A weekly analysis of the economic data released during the past week, and how current economic conditions are affecting the real estate market.
Palm Coast, FL – April 3, 2011 – Every week the Research staff analyzes key data releases and explain what they mean for you and your business. In this update, we give the highlights of the most important data releases for the week of March 28-April 1, 2011 along with graphs that show the latest movement and overall trends.
At a glance, this table shows the forecast for some of the most pertinent weekly data for REALTORS® to keep in mind. This changes from week to week as new data becomes available. The directional shift notes the trend from last week’s numbers. For the full forecast from the latest Pending Home Sales release, click here (PDF).
Highlights for Monday, March 28, 2011:
- February Pending Home Sales data was released. To read the press release, click here.
Highlights for Tuesday, March 29, 2011:
- The Case-Shiller 20-city index extended its decline relative to a year ago with a seasonally adjusted 3.03% drop in January. However, the rate of decline decelerated for the 3rd consecutive month as prices eased 0.22% between January and December, down from a fall of 0.39% a month earlier.
- This index lags the NAR median home price figures by a month and reflects home sold between November and January, a period of high levels of distressed sales as shown by NAR’s REALTOR® Confidence Index for February. Furthermore, the Case-Shiller index does not cover 13 states and is weighted such that changes of higher priced homes have a stronger impact on the index.
- Consumer confidence fell 8.6 points to 63.4 in March.
Highlights for Wednesday, March 30, 2011:
- Mortgage purchase applications fell 7.5 percent for the week ending March 25th, on the heels of interest rate increases. Purchase applications are a leading indicator of home sales.
- However, purchase applications do not always translate into loan acceptances and transactions. In addition, the purchase applications figure is impacted by the rising number of cash buyers. According to the February REALTORS® Confidence Index, cash buyers accounted for 33 percent of transactions.
- Mortgage purchase applications were down 21.9 percent from the same week a year ago. Mortgage rates on a 30-year fixed mortgage rose to 4.81 percent, leading to a 10.1 percent drop in refinances.
Highlights for Thursday, March 31, 2011:
- The number of new jobless claims fell slightly last week, by 6,000 to a seasonally-adjusted 388,000. The prior week’s numbers were, however, revised up to 394,000 from an originally reported 382,000.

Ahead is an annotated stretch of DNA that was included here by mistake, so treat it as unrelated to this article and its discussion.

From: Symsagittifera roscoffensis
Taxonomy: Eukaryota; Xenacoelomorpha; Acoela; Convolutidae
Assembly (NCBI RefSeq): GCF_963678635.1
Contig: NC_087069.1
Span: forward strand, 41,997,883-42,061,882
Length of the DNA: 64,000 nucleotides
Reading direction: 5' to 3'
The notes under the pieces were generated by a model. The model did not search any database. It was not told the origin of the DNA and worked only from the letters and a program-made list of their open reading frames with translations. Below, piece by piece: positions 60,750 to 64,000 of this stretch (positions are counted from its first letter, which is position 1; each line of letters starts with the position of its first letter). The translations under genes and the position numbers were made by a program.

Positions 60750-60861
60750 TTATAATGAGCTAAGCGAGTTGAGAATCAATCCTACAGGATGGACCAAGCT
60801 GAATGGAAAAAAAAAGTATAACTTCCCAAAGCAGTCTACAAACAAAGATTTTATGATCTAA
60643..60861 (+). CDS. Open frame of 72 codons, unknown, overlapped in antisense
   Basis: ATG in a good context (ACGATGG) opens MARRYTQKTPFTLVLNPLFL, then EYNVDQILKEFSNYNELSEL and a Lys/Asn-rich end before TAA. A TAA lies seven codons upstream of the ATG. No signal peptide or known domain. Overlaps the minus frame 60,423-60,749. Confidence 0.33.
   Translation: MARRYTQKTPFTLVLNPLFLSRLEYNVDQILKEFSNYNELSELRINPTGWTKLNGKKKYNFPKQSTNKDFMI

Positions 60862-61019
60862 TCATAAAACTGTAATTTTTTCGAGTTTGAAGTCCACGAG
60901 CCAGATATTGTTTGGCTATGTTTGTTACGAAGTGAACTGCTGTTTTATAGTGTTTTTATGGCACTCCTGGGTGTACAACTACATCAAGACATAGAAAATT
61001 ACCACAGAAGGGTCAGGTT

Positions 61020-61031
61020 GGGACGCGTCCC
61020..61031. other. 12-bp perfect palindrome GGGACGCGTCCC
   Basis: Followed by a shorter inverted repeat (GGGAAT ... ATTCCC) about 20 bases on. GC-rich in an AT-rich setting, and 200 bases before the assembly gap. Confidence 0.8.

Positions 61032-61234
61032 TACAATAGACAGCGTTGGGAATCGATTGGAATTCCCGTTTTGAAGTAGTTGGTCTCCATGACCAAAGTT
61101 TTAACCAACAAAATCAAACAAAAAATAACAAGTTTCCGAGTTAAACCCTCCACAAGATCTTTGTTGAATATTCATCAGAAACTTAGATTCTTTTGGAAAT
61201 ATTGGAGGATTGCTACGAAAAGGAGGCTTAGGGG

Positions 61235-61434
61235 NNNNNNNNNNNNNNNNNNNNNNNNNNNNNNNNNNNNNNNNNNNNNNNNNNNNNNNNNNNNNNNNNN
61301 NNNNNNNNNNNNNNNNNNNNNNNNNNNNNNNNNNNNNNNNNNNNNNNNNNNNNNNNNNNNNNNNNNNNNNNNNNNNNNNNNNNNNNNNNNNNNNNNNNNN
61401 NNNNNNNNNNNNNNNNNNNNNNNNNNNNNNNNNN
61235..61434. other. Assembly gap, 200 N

- Since the middle of February, claims have been mostly below 400,000, widely deemed the point at which the economy is gaining more jobs than is losing. The number of continuing claims fell by 51,000 to 3,714,000 in the week ended March 19.
- Assuming that jobless claims continue to trend down, NAR expects about 1.5 to 2 million net new jobs in the next 12 months.
Friday, April 1, 2011:
- For the second month in a row, private payroll employment growth was well over two hundred thousand registering 230,000 job gains in March. February’s private job growth was revised up to 240,000 from 222,000.-Government payrolls decreased, largely at the local government level.
- The unemployment rate declined another tenth from 8.9 to 8.8 percent. The labor force grew though the participation rate was held constant. Households reported a decrease in the number unemployed and an increase in the number employed. There was a slight increase in the very-long-term unemployed, but decreases in the number of those unemployed for 5 to 26 weeks. For the second time this year, the number of those not in the labor force because they are discouraged by job prospects decreased.
- The economy has already recovered 1.5 million of the 8.75 million jobs lost during the recession. If this rate of job growth continues, the economy will recover the 7.25 million jobs not yet recovered in less than 3 years.
- The ISM Manufacturing index increased in March suggesting continued growth in the manufacturing industry.
- Construction spending is also out and reveals continued weakness. One bright spot was a slight uptick in private nonresidential construction spending in February. Private construction spending is weaker than one year ago, while public construction spending is slightly higher.
©National Association of Realtors® – reprinted w/permission